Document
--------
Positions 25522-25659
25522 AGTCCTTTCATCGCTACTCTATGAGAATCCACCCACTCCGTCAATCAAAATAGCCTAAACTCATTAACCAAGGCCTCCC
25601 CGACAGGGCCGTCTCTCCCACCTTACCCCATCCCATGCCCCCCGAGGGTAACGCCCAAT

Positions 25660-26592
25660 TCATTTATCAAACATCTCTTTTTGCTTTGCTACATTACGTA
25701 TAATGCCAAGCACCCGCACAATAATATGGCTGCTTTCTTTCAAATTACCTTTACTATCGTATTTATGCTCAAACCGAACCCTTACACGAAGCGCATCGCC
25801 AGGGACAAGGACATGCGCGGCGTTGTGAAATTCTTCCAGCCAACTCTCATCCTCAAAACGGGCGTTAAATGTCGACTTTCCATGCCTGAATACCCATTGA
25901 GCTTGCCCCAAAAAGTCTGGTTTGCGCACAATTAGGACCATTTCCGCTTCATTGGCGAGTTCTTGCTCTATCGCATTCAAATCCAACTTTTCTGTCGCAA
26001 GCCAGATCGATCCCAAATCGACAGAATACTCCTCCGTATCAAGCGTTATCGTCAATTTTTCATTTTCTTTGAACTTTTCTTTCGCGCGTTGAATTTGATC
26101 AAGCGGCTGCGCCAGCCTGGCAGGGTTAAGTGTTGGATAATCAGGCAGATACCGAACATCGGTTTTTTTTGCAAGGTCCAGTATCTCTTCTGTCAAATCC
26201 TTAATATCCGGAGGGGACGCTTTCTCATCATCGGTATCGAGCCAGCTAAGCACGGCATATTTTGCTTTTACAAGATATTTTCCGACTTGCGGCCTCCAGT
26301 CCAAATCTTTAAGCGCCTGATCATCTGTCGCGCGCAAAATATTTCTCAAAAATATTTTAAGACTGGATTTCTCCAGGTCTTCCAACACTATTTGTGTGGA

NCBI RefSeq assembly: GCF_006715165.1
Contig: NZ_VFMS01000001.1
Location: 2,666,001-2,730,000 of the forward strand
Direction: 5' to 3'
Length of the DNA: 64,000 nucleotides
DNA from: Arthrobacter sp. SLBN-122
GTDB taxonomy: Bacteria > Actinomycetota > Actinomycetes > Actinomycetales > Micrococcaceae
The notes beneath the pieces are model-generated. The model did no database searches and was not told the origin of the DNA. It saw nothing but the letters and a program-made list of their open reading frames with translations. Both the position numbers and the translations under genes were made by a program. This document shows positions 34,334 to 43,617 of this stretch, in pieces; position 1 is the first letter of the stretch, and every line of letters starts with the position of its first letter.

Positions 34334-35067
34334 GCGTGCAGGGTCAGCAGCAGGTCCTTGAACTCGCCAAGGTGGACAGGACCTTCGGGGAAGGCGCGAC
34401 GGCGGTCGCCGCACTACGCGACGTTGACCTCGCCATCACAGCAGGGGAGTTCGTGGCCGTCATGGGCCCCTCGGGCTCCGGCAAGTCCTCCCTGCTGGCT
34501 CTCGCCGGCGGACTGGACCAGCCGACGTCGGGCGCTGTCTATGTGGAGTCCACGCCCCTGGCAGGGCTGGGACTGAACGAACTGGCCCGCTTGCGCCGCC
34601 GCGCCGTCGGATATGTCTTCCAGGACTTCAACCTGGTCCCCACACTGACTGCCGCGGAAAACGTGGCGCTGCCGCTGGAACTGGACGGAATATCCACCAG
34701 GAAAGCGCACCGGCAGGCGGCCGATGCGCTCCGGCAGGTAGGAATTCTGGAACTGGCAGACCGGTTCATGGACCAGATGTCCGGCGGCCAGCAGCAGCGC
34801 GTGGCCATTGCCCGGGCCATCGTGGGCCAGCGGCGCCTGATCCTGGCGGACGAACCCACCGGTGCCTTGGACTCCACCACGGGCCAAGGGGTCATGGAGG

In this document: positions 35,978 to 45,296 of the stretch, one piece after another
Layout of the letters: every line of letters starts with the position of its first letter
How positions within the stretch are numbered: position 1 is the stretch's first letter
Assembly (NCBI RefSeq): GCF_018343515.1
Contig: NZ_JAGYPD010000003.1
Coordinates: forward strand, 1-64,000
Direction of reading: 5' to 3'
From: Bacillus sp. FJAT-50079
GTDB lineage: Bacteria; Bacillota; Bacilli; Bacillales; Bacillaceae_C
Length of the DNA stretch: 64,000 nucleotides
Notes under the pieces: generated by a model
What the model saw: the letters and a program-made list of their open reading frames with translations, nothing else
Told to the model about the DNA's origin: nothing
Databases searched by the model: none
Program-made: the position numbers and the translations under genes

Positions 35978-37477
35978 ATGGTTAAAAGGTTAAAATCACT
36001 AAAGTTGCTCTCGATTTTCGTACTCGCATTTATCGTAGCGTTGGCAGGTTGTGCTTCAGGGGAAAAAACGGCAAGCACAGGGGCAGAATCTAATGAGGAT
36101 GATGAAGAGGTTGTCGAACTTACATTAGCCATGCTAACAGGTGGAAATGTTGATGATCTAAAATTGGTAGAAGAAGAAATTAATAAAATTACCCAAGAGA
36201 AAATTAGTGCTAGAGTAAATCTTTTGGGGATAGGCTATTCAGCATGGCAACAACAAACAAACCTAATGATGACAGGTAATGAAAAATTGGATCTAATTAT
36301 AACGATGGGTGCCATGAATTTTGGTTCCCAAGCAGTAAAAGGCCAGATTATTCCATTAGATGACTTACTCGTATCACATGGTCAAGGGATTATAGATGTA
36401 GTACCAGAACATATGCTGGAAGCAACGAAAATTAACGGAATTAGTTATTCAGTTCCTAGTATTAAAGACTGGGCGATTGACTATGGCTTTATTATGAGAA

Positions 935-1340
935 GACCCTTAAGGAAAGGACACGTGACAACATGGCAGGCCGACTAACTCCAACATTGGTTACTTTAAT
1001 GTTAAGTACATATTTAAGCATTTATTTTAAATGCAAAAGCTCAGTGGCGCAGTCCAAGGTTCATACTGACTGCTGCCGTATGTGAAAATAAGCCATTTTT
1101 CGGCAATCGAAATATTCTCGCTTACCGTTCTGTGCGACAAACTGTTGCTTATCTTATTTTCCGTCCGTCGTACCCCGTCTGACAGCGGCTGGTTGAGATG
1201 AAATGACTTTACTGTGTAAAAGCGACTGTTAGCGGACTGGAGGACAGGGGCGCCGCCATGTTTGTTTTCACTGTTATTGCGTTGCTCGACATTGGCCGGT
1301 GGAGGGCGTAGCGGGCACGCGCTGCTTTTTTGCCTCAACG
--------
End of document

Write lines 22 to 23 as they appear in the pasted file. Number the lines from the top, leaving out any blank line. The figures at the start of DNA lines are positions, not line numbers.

34334 GCGTGCAGGGTCAGCAGCAGGTCCTTGAACTCGCCAAGGTGGACAGGACCTTCGGGGAAGGCGCGAC
34401 GGCGGTCGCCGCACTACGCGACGTTGACCTCGCCATCACAGCAGGGGAGTTCGTGGCCGTCATGGGCCCCTCGGGCTCCGGCAAGTCCTCCCTGCTGGCT